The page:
You remember the video from 2015. A black student ripped from her chair by a Richland County Sheriff’s Deputy – Ben Fields – and flung across the floor like a bag of beans.
The incident caused outrage and a national discussion about the existence of police officers in public schools, which led to a federal investigation. Now that investigation is done and it concluded “the evidence was insufficient to prove, beyond a reasonable doubt, that Fields willfully deprived the Spring Valley High School student of a constitutional right”
The video, graphic and horrendous, wasn’t enough.
Fields is suing the Sheriff department that fired him after the incident. He claims there is an internal affairs memo explaining his actions were within the bounds of department policy.
Let that sink in as you watch this again:
If that is acceptable within the guidelines of police department policy, reasonable people should admit that department policy is jacked and must be changed.
Here’s a kicker to it all: Fields claim his former employer took action on him after the incident because he is white.
“The unlawful conduct particularly implicated herein includes, but is not limited to: intentionally disadvantaging white employees in matters involving black individuals and disparate treatment to white employees with regard to the terms and conditions of their employment, and unequal treatment with regards to decisions to hire and fire,” his suit says.
These dramas, played out in the news and social media, do so little to examine the violation of the black students. In this case it was a student brutalized before her classmates (and then the world through a viral video), and another student, Niya Kenny, who documented the incident with her cellphone and was arrested by Fields for doing so. She never returned to Spring Valley, opting to finish her high school career by getting and GED instead.
Listen to Kenny’s account given to Ed Week:
This is a problem for us
An analysis done by Ed Week found a strong presence of school resource officers accompanied by disproportionate arrests of students.
They say 46% of high schools, 42% of elementary schools, and 18% of elementary schools have an onsite school resource officer. Those officers are sometimes trained for their unique role in public schools, but often they lack special training.
While black students make up 16% of public school students overall, the represent 33% of those arrested at school.
A 2013 Congressional report found schools with SRO’s can “deter students from committing assaults on campus,” but students “might be more likely to be arrested for low level offenses.”
On that problem criminal justice journalist Gary Fields says “A generation ago, schoolchildren caught fighting in the corridors, sassing a teacher or skipping class might have ended up in detention. Today, there’s a good chance they will end up in police custody.”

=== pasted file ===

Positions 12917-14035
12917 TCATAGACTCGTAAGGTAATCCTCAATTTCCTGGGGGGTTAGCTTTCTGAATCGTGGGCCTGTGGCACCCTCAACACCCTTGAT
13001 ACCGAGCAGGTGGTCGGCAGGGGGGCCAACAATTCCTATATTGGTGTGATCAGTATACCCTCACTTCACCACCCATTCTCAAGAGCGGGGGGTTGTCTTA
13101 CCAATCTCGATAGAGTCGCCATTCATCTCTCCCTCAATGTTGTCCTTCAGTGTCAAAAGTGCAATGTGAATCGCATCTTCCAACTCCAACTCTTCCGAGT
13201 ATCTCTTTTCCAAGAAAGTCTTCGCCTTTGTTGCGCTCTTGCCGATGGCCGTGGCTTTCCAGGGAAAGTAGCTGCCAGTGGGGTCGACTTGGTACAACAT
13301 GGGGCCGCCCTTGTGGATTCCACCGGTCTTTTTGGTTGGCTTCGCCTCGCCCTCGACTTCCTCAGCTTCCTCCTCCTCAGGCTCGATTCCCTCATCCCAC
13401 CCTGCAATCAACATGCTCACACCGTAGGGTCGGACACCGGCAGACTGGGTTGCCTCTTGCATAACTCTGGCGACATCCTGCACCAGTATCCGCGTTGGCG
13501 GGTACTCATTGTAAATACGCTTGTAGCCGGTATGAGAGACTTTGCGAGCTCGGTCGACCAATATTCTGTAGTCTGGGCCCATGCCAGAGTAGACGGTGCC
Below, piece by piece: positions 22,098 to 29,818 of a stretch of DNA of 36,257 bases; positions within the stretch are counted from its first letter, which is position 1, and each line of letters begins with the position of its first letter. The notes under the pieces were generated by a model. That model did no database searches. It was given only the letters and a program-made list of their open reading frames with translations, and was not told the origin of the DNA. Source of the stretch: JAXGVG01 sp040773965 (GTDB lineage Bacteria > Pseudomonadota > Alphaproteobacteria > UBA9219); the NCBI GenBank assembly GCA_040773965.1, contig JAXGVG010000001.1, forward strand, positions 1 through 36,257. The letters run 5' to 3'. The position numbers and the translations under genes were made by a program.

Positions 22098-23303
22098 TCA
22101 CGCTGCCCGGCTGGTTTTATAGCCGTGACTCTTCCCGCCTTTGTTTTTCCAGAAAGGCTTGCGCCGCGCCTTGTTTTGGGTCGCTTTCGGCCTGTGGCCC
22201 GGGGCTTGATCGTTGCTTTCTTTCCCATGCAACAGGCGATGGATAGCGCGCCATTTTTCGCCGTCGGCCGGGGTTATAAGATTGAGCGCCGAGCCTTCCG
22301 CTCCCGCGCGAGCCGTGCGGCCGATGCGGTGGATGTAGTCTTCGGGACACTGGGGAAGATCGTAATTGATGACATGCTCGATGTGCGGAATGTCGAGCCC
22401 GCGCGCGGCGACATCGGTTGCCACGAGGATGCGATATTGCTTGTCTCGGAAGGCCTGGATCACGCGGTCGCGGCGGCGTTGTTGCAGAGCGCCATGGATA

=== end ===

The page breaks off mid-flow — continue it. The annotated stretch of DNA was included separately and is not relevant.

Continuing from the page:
Examples? Gary Fields has them:
“In Texas, a student got a misdemeanor ticket for wearing too much perfume. In Wisconsin, a teen was charged with theft after sharing the chicken nuggets from a classmate’s meal—the classmate was on lunch assistance and sharing it meant the teen had violated the law, authorities said. In Florida, a student conducted a science experiment before the authorization of her teacher; when it went awry she received a felony weapons charge.”
While most parents, educators, and community members agree students need to be safe in school, and making that so may be more difficult as schools educate students increasingly coming from under-resourced communities, there is concern schools are using police officers to take action in routine school discipline matters.
The consequence: more students with criminal records.
An ACLU report called “arrested futures” says schools “have every right to hold disruptive students accountable,” but “criminalizing” through arrests makes students three times more likely to drop out. Students who drop out are eight times more likely to end up in the criminal justice system.
That amounts to taking the “to” out of “school-to-prison pipeline.”
“While some school districts use on-site officers to apprehend students who pose a real and immediate threat to the physical safety of those around them, others predominantly use these officers to enforce their code of student conduct. In such districts, officers are encouraged to arrest, in many cases using public order offenses as a justification, students who are unruly, disrespectful, use profanity, or show attitude,” the report says.
In the end this isn’t about Niya Kenny’s viral video of an out-of-control Ben Fields, or even the presence of officers in schools. It’s about the widespread failure to see black students as fully human, as typical youth, and as individuals with unsurpassable worth rather than threatening walking stereotypes that must be punished and made to conform.
That may not be a problem specific just to public education, but public schools, given the charge of nurturing the nation’s children, certainly have a higher calling to do better than this.
For a look at the case against using school resource officers, read “Education Under Arrest,’ a report by the Justice Policy Institute.
In education there is no bigger legal challenge in history more famous than the Brown v. Board of Education case of 1954.
That suit, brought by the NAACP, was a largely successful strike against state sanctioned discrimination against black and brown students.
Dr. Cheryl Brown Henderson, daughter of Rev. Oliver Brown – whose name has become synonymous with the landmark legal case, joined the Rock The Schools podcast to talk about Brown v. Board, education, and school choice. You can listen to the discussion below, but here are some of her comments edited to make them easier to read:
On her first recognition that her family had been involved in a groundbreaking legal case:
Coming home from school as an 8th grader and seeing a white man I did not recognize standing on the porch. We lived in an integrated neighborhood so seeing people of other races was not unusual but I didn’t know this man. I got closer and he noticed my reluctance to approach him, he stuck out his hand and said “Hi, I’m Charles Kuralt with CBS news and I’m doing an on the road show for the 10th anniversary of Brown vs. Board of Education.”
On how the case came about:
In our city it began appropriately so with the NAACP and it’s leader at the time, a man by the name of McKinley Burnett. He decided that he was going to organize a challenge that would include Federal intervention in segregated schools. There were 11 school segregation cases in the state of Kansas before Brown vs. The Board of Education. Three of those early cases were also in Topeka so he was following a very long standing tradition when he set out in 1948 to convince the school board that it was time to really make a policy shift and desegregate the elementary schools.